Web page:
Posted in Books, Reviews

Book Review: Birdsong – Sebastian Faulks

When my parents came to visit my sister and I last year, I spent an afternoon at the Imperial War Museum with my father. I could not believe that I’d gone 5 years in London without visiting this museum; I’ve always found the First and Second World War fascinating, the latter even more so after a trip to one of the German concentration camps in 2012. Anyway, the museum has this area where they built a replica of the trenches that became the everday reality of the British troops. Visitors will have the chance to walk through it and try to imagine what life must have been like during those 4 long years of war.

I don’t remember exactly how I felt going through those trenches. I think I may have been too much in a rush to get to the Jewish holocaust memorial in the other floor to really give it serious thought. I never thought about how tragic it must have been for these men, most of them fresh out of university and in an alternate life where peace reigned supreme might have been capable of great things, to have their world reduced so dramatically. I don’t understand war: the terms trench warfare, fronts and lines are terms that I vaguely get. 

What I do know is that wars always end up being a senseless waste of life. Its such a great thing to be able to fight for love of your country, but the more I read about The Great War (World War I as it is known in the UK), the more I think that nothing could have been worth the wipeout of men from both sides. Sebastian Faulks’ Birdsong drives home the facts of  what those men went through, the degradations they subjected themselves to, the experiences that tested the very existence of their humanity.

I don’t know why anyone would classify this book as a love story. I was greatly misled in that sense and in a way, I don’t mind. If this had been another novel of lost love during the war I would have been able to brush it off. But what I really got from reading it was a brutal account of what the men who were there went through. The most touching moments of the novel came not from the main love story but in the stories of friendship and courage among the British soldiers. I was moved by how they tried to achieve normalcy and carry on even though they know that they’ve seen too much to ever lead normal lives again.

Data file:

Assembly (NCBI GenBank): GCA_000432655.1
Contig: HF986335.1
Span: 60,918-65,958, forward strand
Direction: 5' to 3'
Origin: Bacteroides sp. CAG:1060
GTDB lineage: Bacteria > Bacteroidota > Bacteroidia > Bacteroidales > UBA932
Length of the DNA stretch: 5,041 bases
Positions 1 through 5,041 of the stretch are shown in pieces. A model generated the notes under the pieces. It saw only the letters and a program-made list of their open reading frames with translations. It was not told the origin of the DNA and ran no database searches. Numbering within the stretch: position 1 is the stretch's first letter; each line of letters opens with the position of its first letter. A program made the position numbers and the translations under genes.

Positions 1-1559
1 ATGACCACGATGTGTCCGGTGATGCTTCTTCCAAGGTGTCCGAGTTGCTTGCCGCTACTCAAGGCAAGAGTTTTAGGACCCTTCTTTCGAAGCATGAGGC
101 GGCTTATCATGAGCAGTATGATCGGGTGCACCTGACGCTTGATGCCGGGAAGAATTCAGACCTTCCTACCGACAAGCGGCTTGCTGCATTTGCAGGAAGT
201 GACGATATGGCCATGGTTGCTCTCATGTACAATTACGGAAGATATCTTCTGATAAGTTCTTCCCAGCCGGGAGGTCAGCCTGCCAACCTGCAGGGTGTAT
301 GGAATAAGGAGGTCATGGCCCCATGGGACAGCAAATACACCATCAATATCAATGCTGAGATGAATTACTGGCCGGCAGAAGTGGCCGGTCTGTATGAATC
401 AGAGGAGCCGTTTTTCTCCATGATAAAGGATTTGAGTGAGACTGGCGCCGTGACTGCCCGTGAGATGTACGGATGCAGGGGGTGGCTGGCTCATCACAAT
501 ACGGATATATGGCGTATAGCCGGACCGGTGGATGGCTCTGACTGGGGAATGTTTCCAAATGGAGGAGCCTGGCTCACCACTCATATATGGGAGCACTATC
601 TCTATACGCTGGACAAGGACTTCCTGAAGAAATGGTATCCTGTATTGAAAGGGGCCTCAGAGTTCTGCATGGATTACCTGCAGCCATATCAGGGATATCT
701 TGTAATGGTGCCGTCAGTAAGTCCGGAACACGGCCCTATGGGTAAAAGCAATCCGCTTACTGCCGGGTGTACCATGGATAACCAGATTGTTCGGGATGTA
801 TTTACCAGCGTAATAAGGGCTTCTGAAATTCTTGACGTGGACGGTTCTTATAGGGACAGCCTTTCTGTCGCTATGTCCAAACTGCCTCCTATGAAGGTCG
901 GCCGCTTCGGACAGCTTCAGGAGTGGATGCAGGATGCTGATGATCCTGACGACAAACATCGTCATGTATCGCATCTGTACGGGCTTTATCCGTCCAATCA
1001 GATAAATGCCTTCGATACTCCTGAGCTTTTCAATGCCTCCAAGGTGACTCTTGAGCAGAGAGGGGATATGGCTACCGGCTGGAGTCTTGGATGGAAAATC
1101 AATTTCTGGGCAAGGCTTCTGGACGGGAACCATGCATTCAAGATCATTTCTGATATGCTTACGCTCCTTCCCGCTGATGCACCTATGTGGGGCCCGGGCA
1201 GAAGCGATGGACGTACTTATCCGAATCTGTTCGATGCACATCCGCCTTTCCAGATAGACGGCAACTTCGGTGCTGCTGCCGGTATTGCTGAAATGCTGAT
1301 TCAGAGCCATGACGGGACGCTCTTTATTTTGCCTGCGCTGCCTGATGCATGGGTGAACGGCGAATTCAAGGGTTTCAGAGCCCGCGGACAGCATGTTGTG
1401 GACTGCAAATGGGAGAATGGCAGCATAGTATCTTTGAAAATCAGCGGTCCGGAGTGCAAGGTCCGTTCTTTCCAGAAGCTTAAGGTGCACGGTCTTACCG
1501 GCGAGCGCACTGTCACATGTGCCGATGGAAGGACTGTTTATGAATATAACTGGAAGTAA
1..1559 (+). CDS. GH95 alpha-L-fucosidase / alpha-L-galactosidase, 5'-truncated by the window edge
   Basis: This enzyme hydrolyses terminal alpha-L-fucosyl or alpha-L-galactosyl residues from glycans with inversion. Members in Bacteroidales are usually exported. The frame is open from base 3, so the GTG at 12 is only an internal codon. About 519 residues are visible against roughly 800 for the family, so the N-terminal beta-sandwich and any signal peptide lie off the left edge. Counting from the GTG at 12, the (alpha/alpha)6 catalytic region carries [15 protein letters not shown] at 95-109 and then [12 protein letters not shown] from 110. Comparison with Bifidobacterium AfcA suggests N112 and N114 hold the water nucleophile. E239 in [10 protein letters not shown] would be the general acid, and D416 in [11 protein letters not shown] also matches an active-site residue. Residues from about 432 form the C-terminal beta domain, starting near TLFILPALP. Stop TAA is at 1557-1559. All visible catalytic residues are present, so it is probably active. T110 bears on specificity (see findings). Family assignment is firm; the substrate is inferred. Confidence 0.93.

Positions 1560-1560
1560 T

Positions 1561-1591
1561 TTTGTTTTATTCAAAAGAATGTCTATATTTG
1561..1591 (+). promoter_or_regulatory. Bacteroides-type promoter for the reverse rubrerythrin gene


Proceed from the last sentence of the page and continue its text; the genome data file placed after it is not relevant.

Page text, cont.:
The noise of their laughter roared like the sea in his ears. He wanted it louder and louder; he wanted them to drown out the war with their laughter. If they could shout loud enough, they might bring the world back to its senses; they might laugh loud enough to raise the dead.

I think this book isn’t so much about Stephen Wraysford than it is about the horrors of war and how our understanding of what these men have been through is disproportionate to the gratitude that they are owed.  I’ve heard the word shellshocked before and I never realised where the term came from but really, Sebastian Faulks painted a really clear picture of the psychological effects of having gone through battle after battle, and how even survivors simply existed rather than lived for a long time afterwards.

Essentially, the theme of the book is that life goes on and you will find a way to carry on. The author also suggests that everyone has a built in survival instinct. At the point in your life where death becomes imminent you will connect with the world and find a reason to live. I think that’s a very beautiful concept. I like Sebastian Faulks’ prose, I find it very lyrical.  

The end scene of Stephen Wraysford’s life was beautifully done. I won’t give it away but its reminiscent of the Sainsbury’s Christmas ad in 2015, which still reduces me to a sobbing mess each time I see it. It will reduce war to at its most basic reality: those enemies are fathers, sons, uncles, husbands, lovers, friends…just like you they had dreams, passions, ambitions. It is the war that made monsters of men I think. I find myself thanking God that I live mostly in a peaceful time but do I really? Have any of the wars really ended? I don’t think war will ever truly end until we learn something from each one that’s ever been fought. And we haven’t. Therein lies the reason why novels like these are still so resonant and relevant. 

BBC did an adaptation of this novel starring Eddie Redmayne which has now gone on my list of things to watch. Also, a similar book on The Great War was written by Vera Brittain called ‘Testament of Youth’, although this one’s more autobiographical. 

Enjoy, bookworms